Including 12 tips how family and carers help?
Delirium is a common medical problem that can happen when you become physically unwell. It is also known as “Acute Confusion”. The symptoms of delirium cause sudden changes in mental functioning and people can appear confused and may appear sleepy or restless or distressed. Delirium is thought to occur 4-5 times more often in a person with dementia. The symptoms of delirium can be mistaken for a person’s dementia getting worse, but it is important to recognise and treat delirium in its own right. Once treated the symptoms usually ease within a few days but can persist for longer periods.
What causes delirium?
There are a large number of possible causes of delirium but some of the most common include urinary tract infection, chest infection, surgery, having a high body temperature, side-effects of drugs like pain killers and steroids, dehydration, constipation or being in an unfamiliar place. Older Age and multiple medications also increase risk of delirium
What are the symptoms of delirium?
- Be less aware of what is going on around you.
- Be more confused and forgetful, especially in the evening
- Have difficulty following conversation or to speak clearly.
- See or hear things which aren’t there (hallucinations)
- Worry that other people are trying to harm you
- Have changes in sleeping pattern such as being restless at night and sleepy during the day
- Feel fearful, irritable or upset
How is delirium treated?
If someone suddenly becomes confused, they need a medical assessment by a doctor urgently.
The person with delirium may be too confused to describe what has happened to them, so it’s important that the doctor can talk to someone who knows the person well.
To treat delirium, you need to treat the cause. For example, an infection may be treated with antibiotics.
12 tips how family and carers help?
It can be reassuring for a person with delirium to have a familiar person with them especially if they need to go into hospital. You can also help by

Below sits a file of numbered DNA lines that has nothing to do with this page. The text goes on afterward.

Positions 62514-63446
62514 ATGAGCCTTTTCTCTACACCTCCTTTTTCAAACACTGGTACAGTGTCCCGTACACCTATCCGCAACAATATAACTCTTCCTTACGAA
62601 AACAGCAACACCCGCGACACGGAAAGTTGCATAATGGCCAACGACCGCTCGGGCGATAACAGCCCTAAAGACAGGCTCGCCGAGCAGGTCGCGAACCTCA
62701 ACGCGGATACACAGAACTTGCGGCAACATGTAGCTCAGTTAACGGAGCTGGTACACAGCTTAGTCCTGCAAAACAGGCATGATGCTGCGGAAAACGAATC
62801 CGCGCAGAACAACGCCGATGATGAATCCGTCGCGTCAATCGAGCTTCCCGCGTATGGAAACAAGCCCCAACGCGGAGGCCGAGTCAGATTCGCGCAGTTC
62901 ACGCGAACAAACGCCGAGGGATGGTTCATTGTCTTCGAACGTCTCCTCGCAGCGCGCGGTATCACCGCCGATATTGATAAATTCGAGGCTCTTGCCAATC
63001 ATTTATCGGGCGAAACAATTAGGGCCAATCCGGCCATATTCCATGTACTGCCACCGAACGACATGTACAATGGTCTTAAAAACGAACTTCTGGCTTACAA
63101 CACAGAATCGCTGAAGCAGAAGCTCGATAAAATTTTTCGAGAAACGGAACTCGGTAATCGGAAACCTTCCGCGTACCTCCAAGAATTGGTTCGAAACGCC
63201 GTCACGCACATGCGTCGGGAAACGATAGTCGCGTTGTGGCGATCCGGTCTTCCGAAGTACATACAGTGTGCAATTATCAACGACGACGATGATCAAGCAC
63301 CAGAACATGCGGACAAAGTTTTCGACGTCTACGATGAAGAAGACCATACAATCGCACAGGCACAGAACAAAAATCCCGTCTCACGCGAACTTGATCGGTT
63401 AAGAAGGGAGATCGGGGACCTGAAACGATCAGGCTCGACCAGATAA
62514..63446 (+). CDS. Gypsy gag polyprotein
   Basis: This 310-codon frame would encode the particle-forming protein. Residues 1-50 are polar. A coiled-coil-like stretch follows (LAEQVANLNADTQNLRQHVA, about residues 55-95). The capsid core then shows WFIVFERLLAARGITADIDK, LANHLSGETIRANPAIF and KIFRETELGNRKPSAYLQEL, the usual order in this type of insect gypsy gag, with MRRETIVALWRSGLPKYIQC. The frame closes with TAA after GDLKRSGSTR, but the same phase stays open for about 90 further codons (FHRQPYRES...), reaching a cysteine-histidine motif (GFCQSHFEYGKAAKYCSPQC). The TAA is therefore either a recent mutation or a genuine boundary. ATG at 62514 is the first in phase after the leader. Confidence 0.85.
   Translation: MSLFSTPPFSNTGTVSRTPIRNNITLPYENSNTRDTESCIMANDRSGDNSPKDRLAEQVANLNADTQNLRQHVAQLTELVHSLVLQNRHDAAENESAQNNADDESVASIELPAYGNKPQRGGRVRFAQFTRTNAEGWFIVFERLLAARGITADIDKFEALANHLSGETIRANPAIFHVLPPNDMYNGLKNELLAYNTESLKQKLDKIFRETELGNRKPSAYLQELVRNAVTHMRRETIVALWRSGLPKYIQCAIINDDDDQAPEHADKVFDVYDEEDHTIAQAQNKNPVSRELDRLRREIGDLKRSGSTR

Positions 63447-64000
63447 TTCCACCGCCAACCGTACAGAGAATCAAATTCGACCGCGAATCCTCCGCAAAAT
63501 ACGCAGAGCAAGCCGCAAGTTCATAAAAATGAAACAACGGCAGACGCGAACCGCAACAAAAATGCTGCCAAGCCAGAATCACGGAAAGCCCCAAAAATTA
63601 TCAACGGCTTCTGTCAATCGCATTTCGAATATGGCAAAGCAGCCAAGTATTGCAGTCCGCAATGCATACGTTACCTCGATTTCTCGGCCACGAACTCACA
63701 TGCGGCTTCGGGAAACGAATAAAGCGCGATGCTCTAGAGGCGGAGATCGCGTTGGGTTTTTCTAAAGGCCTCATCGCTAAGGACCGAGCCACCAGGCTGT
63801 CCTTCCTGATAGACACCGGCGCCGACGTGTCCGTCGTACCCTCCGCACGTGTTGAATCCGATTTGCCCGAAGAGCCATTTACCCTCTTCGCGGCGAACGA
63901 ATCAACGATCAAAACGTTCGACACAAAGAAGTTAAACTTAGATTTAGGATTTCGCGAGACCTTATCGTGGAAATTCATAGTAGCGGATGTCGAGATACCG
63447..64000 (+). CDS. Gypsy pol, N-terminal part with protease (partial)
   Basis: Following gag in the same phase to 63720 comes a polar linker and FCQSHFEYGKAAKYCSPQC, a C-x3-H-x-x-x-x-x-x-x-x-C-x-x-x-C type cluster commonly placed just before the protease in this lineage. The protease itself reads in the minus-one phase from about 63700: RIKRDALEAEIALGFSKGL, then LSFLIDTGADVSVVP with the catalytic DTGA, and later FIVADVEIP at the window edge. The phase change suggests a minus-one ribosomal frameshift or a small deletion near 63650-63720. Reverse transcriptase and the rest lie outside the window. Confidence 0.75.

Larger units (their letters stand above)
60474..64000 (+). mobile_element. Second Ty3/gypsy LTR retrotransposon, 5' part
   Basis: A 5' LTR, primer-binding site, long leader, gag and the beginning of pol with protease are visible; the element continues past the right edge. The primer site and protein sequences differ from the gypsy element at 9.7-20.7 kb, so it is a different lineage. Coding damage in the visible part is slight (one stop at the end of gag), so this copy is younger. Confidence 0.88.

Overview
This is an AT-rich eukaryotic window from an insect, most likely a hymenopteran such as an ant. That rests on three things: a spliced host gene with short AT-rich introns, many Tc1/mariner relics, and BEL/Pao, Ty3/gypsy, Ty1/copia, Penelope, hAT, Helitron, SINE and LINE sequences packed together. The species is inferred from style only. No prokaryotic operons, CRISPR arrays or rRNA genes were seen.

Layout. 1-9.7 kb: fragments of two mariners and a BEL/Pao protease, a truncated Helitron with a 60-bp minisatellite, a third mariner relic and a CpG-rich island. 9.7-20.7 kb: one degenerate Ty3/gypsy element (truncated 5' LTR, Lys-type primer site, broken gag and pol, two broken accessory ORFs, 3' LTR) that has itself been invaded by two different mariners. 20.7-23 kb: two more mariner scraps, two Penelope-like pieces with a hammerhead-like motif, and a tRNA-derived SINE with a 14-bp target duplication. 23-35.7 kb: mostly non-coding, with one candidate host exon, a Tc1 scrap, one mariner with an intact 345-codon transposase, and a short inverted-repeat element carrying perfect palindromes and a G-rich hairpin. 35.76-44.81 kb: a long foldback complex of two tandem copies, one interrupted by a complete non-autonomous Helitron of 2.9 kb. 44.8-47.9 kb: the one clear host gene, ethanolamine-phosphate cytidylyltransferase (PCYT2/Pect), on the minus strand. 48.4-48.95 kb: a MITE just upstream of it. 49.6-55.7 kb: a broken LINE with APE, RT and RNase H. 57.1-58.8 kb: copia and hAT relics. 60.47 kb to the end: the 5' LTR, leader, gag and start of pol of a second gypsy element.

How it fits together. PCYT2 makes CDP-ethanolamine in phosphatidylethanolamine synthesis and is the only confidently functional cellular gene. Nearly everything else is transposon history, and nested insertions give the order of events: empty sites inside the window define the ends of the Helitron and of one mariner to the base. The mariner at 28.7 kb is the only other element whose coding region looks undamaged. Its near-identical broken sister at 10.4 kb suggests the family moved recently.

- Speaking in a slow clear voice and keeping sentences short
- Help and encourage the person to take adequate diet and fluids
- Orientate to time and place. Ensure the person can see a clock and calendar if possible
- Promote sleep and relaxation
- Encourage the person to keep mobile
- Keep lighting appropriate for the time of day
- Try and have a quiet environment
- Manage pain and discomfort
- Make sure that the person is wearing their glasses/hearing aids if required
- If the person has unusual ideas or hallucinations try to disagree tactfully or try changing the subject
- Help/encourage the person to maintain activities of daily living such as washing and dressing
- If the person needs to be cared for in hospital bring in personal items such as photographs, handbags, favourite music or own clothing
Delirium is a serious condition if left untreated. Please seek urgent medical help if you notice a change in presentation
I would welcome any hints tips you would want to add to my blog post on delirium?
This week’s blog is by Ruth, an occupational therapist in NHS Forthvalley and also a council member of the Scottish Delirium Association. The Scottish Delirium Association was formed by a group of health professionals working across Scotland. Its aim is to provide a forum for discussion and sharing of best practice. This website provides relevant documents and links.
For further information
Resources and links available at www.scottishdeliriumassociation.com
View Health Care Improvement Toolkit www.healthcareimprovementscotland.org/…/delirium_toolkit.aspx
View a five minute video with Professor Alasdair MacLullich explaining how Scotland is tackling delirium in the care of older people in Scotland, via involvement in Healthcare Improvement Scotland’s programme of work. The video was published on 9 Jan 2014
@ScotDelirium official page of the Scottish Delirium Association to find out more about their work
Team Lead Occupational Therapist, NHS Forthvalley
I work as an Occupational Therapy Team Lead in a Community Mental Health Team for Older Adults within the Falkirk area. As part of my role I work with people who have newly been diagnosed with dementia and their families. I work closely with my Alzheimer Scotland colleagues and do a joint post diagnostic and singing groups with them. I am also involved in dementia training for Allied Health Professional’s in NHS Forth Valley.